Date of Award


Document Type


Degree Name

Master of Arts (MA)



First Advisor

Dr. Hollis F. Glaser


The author was a contestant in the 1985 Miss America Pageant, choosing to research how participants of that event made sense of their participation and how that participation affected their construction of themselves. Eleven state representatives were interviewed, including the winning Miss America and her 2nd and 4th runners-up. Interviewees were chosen upon consideration of region represented and final placement. This qualitative study utilized a semi-structured style of interviewing and protocol of 15 questions. Contestants’ narratives were analyzed within the frameworks of objectification theory and patriarchy. Results indicated that making sense of the Miss America experience could be a lengthy process, a struggle impeded by post-pageant rumor and innuendo. Contestants concluded that the Miss America Pageant is about big business with politics playing a large part in the competitive outcome. Contestants are the commodity. Also, the Pageant’s effect on how contestants constructed themselves has been pervasive and long-lasting. Its narrow script for femininity has influenced what contestants define as appropriate dress, conduct, appearance, body type and image. Respondents report a present identification with their former contestant status and will still practice performances of self in uncomfortablesituations. A state title is perceived as having great cache’ in the marriage market. This study concluded that participation in the Pageant has provided some contestants with an identity, one they continue to use in defining themselves. Some contestants also continue to perform themselves as Miss America contestants and to compare themselves to the feminine ideal. Furthermore, participants construct themselves as privileged and as losers. The struggle between these two constructions can take years for a contestant to reconcile, if they ever do. Effects include a proliferation of self-esteem loss and emotional bankruptcy among contestants, regardless of placing. This catch-22 situation puts contestants in a situation in which there are no ultimate winners.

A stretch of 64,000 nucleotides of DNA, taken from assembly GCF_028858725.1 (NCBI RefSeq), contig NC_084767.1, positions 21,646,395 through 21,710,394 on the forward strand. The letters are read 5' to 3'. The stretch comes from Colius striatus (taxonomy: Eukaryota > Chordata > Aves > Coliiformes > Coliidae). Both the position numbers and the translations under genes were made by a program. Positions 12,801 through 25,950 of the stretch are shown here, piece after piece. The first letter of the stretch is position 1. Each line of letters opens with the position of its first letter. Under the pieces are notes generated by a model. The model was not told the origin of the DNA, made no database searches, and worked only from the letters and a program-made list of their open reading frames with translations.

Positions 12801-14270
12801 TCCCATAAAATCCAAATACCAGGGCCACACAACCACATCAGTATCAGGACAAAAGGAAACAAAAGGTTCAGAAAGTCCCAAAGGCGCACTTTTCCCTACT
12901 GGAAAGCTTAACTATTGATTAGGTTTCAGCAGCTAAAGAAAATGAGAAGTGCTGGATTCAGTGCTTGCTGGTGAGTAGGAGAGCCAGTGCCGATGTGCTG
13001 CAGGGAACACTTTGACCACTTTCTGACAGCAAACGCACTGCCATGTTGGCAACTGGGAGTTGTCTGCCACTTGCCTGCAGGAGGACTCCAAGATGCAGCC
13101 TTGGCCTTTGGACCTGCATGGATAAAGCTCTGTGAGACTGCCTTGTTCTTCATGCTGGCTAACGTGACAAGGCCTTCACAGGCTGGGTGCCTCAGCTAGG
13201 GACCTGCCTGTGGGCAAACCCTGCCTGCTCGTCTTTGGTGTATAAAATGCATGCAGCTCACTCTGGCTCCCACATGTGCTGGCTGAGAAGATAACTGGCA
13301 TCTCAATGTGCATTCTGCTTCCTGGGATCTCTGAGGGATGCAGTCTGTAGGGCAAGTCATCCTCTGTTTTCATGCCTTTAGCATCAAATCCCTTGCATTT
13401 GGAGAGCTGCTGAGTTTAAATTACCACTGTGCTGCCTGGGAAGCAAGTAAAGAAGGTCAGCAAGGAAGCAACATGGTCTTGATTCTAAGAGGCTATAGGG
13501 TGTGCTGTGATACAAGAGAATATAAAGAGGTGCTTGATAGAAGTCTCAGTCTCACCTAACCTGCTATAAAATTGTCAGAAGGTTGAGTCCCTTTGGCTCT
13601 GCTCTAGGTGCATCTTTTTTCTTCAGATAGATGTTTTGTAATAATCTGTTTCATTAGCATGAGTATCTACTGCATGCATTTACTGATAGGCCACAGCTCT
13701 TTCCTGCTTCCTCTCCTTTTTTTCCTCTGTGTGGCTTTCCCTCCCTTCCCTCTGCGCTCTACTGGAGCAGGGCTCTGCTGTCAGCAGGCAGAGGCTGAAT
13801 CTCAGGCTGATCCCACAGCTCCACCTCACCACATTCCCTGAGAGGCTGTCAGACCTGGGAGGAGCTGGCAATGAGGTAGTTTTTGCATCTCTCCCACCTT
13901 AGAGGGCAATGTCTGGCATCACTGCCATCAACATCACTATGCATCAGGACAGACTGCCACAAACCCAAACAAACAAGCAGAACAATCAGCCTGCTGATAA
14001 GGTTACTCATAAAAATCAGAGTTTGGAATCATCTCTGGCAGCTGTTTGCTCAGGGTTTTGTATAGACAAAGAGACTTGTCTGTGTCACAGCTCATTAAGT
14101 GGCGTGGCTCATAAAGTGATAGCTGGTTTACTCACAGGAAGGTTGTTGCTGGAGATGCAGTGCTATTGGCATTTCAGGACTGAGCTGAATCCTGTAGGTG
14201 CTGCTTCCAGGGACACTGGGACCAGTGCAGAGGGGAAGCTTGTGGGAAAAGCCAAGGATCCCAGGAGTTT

A Thesis Presented to the School of Communication and the Faculty of the Graduate College University of Nebraska In Partial Fulfillment of the Requirements for the Degree Master of Arts University of Nebraska at Omaha. Copyright Debra Deitering Maddox December, 2001